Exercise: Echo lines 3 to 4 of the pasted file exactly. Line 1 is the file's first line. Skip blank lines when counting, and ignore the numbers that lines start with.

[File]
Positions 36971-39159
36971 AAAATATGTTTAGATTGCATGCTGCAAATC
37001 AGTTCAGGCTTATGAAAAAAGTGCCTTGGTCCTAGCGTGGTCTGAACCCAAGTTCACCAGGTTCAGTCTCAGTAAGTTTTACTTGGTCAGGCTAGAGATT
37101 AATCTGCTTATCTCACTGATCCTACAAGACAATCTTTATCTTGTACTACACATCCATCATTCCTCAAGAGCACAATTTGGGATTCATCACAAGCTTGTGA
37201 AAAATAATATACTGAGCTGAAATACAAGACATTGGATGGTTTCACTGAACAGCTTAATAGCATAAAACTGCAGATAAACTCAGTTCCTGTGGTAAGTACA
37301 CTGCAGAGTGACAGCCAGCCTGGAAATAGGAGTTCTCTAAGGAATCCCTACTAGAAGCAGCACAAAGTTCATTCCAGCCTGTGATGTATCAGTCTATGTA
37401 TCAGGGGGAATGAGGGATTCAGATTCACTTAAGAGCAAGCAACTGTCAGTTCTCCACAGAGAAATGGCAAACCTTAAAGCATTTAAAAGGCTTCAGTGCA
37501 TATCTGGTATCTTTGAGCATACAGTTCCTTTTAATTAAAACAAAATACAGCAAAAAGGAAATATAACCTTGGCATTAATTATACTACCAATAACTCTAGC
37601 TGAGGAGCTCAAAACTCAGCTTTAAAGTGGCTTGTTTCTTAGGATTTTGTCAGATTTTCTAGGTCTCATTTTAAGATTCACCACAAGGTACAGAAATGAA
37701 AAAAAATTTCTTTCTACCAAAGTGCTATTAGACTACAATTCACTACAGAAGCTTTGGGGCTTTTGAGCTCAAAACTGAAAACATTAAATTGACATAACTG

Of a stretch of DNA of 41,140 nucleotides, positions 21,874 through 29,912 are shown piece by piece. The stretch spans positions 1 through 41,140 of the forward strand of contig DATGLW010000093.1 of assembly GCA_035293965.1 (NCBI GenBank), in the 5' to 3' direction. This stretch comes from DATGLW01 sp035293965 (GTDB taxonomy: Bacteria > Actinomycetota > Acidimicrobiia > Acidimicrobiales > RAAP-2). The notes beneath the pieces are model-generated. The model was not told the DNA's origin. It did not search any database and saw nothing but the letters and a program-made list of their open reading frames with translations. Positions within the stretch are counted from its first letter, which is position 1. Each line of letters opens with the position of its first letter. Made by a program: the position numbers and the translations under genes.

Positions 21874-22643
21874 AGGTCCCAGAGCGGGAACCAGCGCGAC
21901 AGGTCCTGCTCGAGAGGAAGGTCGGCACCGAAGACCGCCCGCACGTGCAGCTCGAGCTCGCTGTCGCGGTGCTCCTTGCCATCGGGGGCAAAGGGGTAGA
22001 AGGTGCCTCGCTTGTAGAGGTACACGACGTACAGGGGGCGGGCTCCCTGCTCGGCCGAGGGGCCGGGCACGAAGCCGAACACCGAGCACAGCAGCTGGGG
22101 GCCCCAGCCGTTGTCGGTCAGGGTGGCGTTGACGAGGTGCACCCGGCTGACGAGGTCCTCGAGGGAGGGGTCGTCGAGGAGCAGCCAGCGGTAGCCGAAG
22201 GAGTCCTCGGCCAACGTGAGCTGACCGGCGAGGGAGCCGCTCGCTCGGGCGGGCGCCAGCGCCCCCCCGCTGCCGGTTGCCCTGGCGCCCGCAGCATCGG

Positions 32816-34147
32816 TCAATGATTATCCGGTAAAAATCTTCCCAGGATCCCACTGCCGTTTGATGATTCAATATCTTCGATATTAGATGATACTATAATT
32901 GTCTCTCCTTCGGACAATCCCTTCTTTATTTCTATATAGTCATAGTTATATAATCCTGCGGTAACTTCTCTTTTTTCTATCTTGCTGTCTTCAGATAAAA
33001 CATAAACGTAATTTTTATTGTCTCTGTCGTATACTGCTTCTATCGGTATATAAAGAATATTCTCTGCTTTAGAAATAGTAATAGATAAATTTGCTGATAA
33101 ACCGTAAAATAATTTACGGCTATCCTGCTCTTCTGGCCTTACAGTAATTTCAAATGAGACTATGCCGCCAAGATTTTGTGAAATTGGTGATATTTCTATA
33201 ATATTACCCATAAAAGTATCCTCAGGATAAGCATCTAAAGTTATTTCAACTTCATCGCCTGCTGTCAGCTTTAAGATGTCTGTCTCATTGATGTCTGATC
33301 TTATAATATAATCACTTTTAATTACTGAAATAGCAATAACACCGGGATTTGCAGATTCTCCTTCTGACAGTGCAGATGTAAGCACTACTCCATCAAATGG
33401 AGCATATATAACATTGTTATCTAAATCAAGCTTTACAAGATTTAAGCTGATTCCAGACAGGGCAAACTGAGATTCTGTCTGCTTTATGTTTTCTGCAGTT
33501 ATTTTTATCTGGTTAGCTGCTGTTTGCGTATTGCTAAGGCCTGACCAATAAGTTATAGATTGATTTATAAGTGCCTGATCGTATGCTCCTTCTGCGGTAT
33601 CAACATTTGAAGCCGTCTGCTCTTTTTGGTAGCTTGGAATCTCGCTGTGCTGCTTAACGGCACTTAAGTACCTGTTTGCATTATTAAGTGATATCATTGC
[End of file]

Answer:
37001 AGTTCAGGCTTATGAAAAAAGTGCCTTGGTCCTAGCGTGGTCTGAACCCAAGTTCACCAGGTTCAGTCTCAGTAAGTTTTACTTGGTCAGGCTAGAGATT
37101 AATCTGCTTATCTCACTGATCCTACAAGACAATCTTTATCTTGTACTACACATCCATCATTCCTCAAGAGCACAATTTGGGATTCATCACAAGCTTGTGA